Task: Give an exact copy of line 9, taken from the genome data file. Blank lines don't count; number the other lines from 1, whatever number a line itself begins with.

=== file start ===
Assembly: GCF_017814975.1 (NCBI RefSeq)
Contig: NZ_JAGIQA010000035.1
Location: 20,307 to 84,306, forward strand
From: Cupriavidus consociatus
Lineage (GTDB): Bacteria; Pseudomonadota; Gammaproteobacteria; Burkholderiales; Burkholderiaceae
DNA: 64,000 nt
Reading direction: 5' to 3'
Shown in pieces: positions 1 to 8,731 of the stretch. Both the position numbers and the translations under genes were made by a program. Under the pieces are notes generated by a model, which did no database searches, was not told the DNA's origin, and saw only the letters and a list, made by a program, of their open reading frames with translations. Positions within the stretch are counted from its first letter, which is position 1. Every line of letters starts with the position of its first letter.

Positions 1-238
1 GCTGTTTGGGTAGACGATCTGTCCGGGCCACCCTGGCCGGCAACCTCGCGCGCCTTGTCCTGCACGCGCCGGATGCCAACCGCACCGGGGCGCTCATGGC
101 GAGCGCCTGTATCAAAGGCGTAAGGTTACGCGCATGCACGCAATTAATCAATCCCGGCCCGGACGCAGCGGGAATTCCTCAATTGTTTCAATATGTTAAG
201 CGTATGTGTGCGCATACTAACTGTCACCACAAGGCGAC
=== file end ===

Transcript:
Positions 1-238